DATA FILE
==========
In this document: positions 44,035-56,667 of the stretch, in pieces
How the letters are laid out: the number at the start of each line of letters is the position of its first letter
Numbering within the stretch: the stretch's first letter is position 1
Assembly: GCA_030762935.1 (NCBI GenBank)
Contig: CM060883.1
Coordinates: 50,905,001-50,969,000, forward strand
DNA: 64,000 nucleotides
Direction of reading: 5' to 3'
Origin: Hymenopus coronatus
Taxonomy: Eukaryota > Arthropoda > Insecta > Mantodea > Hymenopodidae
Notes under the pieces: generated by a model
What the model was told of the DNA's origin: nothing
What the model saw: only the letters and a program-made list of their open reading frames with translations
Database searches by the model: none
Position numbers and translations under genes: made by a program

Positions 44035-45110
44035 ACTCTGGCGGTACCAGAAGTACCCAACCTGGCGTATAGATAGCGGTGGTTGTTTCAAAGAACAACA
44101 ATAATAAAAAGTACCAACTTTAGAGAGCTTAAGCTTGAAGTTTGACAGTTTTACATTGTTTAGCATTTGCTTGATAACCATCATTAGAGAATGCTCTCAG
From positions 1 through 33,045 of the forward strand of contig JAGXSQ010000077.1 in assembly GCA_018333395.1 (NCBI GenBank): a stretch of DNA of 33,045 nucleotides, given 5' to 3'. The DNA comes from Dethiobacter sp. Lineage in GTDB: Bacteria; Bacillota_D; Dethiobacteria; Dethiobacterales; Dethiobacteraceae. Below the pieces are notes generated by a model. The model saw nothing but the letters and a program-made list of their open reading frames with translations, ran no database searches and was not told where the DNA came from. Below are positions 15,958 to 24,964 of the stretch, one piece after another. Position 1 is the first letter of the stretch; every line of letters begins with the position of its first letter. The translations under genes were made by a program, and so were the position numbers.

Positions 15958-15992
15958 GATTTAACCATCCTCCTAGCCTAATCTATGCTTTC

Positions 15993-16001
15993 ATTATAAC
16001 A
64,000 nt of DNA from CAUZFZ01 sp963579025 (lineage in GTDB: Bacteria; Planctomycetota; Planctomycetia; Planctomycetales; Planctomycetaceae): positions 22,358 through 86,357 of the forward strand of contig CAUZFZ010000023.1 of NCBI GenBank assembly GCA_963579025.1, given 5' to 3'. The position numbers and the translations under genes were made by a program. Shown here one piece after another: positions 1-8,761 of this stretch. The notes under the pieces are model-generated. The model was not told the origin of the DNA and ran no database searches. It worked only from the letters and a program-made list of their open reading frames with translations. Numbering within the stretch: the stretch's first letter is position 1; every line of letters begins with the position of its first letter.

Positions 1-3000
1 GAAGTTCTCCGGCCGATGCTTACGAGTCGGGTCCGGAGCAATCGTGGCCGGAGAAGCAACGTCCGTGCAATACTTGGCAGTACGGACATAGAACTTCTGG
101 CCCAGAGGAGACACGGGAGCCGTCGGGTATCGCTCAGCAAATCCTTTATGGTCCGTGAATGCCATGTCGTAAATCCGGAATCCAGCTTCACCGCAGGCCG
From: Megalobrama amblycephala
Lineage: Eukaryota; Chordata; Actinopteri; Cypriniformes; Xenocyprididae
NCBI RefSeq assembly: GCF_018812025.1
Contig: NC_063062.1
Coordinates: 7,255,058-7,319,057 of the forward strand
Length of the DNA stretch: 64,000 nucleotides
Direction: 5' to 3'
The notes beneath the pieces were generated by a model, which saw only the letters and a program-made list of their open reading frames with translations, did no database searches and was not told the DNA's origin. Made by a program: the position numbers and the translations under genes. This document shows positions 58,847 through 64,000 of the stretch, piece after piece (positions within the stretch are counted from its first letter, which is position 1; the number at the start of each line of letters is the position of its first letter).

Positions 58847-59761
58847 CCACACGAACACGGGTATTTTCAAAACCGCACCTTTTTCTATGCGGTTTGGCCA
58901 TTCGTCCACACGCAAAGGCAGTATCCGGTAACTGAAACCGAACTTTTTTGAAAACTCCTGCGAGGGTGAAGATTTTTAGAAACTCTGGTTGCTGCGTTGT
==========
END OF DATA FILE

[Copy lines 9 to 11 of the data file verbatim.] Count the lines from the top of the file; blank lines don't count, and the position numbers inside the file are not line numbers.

Origin: Hymenopus coronatus
Taxonomy: Eukaryota > Arthropoda > Insecta > Mantodea > Hymenopodidae
Notes under the pieces: generated by a model